Biden’s Asia trip carries a warning to China


President Biden is also set to participate in the second in-person Quad Summit to reaffirm commitment for a free and open Indo-Pacific region, reports Asian Lite Newsdesk

In a first visit to Asia after assuming office, US President Joe Biden departs to South Korea and Japan to reaffirm vital security alliances with the two nations and also to send a clear message to China.

The visit aims to warn China against any act of aggression anywhere in Asia, especially in Taiwan, like Russia did in Ukraine, according to analysts, media reported.

The six-day trip is happening after spending several months organising allies to punish Russia for its invasion of Ukraine, which Moscow calls a “special operation.”

Biden is also set to participate in the second in-person Quad Summit to reaffirm commitment for a free and open Indo-Pacific region.

Speaking at a press briefing ahead of Biden’s visit, National Security Advisor (NSA) Jake Sullivan said this is his first trip as President to the Indo-Pacific region, which he will use to assert American leadership in this vital region of the world.

“President Biden has rallied the free world in defence of Ukraine and in opposition to Russian aggression. He remains focused on ensuring that our efforts in those missions are successful. But he also intends to seize this moment — this pivotal moment — to assert bold and confident American leadership in another vital region of the world: the Indo-Pacific,” said Sullivan.

In South Korea, Biden will meet with the newly elected Korean President Yoon Suk-yeol, who campaigned on the platform of strengthening the US-ROK alliance and on improving relations between the ROK and Japan.

He will engage with technology and manufacturing leaders in Korea and consult on the challenge posed by the North Korea’s nuclear and missile programs.

In Japan, US President will meet with Prime Minister Fumio Kishida and his team. “And we believe that the US-Japan alliance, at this moment, under these two leaders, is at an all-time high. This visit can take us even higher,” said Sullivan.

The two leaders will consult on the broad and deep economic relationship between our two countries, as well as on a range of regional and global security issues. “We’ll also cover the North Korea as well as a number of other security issues both in the Indo-Pacific and more broadly around the world.”

Quad summit in Japan

In Japan, Biden will also participate in the second in-person Quad Summit, following the summit he hosted here in Washington last September.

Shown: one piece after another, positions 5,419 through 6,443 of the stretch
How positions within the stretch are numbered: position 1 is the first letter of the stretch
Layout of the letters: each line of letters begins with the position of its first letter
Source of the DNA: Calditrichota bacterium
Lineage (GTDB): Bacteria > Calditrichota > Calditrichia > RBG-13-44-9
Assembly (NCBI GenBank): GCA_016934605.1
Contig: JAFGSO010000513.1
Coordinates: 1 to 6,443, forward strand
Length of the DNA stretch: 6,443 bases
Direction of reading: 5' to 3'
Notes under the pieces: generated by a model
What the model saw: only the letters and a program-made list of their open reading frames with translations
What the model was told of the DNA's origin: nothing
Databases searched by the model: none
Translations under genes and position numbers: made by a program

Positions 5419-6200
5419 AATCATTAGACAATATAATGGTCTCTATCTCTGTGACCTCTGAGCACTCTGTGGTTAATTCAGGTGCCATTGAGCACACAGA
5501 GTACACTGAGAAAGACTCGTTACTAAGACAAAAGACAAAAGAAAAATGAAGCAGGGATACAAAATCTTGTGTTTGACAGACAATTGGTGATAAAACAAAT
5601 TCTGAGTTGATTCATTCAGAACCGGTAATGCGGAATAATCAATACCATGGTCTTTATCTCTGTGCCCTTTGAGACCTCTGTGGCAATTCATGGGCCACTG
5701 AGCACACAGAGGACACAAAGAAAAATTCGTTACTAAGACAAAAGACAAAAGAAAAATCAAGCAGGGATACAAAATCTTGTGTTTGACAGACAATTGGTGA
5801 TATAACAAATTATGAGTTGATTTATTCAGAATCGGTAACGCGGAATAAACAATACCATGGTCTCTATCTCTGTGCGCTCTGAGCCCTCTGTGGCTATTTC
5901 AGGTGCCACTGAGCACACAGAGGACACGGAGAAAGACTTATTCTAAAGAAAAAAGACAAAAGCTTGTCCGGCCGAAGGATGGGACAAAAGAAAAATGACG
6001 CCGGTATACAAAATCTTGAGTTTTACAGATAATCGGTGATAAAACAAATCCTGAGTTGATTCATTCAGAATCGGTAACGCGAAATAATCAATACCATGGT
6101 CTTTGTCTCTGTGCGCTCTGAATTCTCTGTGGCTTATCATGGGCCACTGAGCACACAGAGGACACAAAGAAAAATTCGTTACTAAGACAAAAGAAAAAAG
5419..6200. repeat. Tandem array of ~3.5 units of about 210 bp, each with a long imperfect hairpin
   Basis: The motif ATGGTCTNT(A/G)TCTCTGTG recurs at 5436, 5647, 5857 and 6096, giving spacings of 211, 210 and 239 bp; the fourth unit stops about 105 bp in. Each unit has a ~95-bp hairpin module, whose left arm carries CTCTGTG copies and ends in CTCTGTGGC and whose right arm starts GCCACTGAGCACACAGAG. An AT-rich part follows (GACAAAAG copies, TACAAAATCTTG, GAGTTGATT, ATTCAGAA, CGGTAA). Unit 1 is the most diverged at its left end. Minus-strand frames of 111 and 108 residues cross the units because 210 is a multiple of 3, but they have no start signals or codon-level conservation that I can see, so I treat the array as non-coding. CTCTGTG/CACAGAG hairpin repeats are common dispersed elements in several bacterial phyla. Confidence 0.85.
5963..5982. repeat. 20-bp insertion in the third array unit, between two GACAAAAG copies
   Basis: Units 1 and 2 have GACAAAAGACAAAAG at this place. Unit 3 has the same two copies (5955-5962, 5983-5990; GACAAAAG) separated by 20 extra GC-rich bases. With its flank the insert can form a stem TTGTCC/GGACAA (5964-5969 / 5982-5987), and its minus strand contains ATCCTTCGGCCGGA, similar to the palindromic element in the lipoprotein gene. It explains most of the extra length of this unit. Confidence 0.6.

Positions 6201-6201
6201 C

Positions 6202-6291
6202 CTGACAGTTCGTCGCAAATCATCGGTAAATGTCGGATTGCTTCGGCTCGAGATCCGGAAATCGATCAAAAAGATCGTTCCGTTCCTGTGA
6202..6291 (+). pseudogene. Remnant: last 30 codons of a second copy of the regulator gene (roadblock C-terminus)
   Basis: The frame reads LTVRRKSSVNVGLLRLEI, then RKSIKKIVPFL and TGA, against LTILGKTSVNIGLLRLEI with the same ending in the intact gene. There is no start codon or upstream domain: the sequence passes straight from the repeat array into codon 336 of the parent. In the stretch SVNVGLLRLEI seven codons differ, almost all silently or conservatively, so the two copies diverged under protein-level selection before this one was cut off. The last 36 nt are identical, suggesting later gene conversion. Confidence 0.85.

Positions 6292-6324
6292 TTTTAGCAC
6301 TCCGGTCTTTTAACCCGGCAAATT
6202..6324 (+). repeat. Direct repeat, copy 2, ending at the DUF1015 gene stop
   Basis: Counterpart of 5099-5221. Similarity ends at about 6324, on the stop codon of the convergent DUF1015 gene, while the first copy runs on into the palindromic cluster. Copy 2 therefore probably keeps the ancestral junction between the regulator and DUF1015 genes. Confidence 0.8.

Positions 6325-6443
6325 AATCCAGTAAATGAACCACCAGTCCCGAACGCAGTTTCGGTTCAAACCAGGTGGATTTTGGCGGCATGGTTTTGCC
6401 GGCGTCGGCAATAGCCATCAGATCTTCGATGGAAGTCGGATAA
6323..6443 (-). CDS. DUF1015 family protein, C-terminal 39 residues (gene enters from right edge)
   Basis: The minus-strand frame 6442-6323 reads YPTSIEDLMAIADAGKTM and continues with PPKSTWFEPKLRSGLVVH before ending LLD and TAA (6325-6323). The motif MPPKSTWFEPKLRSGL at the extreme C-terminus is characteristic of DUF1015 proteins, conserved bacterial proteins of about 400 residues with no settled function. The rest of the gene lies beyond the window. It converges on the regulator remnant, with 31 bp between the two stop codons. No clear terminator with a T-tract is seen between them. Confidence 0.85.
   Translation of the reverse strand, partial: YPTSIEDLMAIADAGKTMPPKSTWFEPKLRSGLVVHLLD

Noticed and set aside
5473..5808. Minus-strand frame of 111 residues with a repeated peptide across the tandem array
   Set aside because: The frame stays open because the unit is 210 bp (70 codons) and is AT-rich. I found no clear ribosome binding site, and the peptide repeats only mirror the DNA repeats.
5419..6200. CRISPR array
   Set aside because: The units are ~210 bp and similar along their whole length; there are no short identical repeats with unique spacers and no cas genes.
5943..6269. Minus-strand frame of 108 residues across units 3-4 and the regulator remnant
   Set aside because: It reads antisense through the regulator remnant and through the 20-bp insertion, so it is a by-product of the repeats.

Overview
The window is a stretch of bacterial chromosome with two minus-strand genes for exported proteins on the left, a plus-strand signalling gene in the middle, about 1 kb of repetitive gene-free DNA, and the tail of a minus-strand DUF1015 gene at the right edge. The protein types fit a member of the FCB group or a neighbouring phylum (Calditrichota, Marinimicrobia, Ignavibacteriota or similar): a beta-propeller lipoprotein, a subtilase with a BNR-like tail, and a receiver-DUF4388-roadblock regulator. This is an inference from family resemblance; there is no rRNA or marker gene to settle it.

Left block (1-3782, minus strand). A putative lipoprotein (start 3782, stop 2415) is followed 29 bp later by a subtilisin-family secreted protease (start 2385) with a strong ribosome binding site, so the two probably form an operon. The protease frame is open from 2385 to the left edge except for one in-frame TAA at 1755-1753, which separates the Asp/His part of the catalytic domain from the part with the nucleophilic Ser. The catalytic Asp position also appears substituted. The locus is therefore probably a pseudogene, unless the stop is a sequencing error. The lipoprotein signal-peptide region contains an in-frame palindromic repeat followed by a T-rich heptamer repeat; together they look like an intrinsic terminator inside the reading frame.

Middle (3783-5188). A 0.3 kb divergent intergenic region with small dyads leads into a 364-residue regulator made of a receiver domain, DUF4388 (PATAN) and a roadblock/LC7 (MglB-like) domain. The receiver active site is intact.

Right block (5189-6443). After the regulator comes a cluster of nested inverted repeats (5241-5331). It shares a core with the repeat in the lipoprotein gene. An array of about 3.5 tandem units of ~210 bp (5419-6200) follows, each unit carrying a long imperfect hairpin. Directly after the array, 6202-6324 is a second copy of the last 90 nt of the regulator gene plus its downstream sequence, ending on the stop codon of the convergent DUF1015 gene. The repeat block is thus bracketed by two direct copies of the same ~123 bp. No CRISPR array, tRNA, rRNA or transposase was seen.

He will do this alongside the Prime Ministers of Japan, India, Australia. “And we believe that this summit will demonstrate, both in substance and in vision, that democracies can deliver and that these four nations working together will defend and uphold the principles of a free and open Indo-Pacific,” he said.

While he’s in Tokyo, US President will also launch a new economic initiative for the region: the Indo-Pacific Economic Framework.

“IPEF,” as we affectionately call it, is a 21st-century economic arrangement, a new model designed to tackle new economic challenges — from setting the rules of the digital economy, to ensuring secure and resilient supply chains, to managing the energy transition, to investing in clean, modern, high-standards infrastructure.

North Korean leader Kim Jong-un, wearing a white marshal uniform, waves to soldiers during a photo session on April 27, 2022.(Yonhap/IANS)

North Korean threat

North Korea has been gauging the timing to conduct what would be its seventh nuclear test after completing its preparations.

The National Intelligence Service also said in a closed-door briefing to lawmakers that there are signs North Korea could launch an intercontinental ballistic missile (ICBM) even though it is grappling with the COVID-19 outbreak, South Korea’s spy agency said Thursday.

The assessment came amid concerns that North Korea could carry out a major provocation during President Biden’s visit to Seoul this week for a summit with President Yoon, Yonhap News Agency reported.

“It would not be abnormal for North Korea to launch a missile or conduct a nuclear test at one point, as signs (of such provocations) are detected and Pyongyang has almost completed its preparations,” Rep. Kim Byung-kee of the main opposition Democratic Party told reporters.

Kim Tae-hyo, the first deputy chief of South Korea’s presidential National Security Office, said Wednesday the North’s preparations for an ICBM launch appear to be “imminent.”

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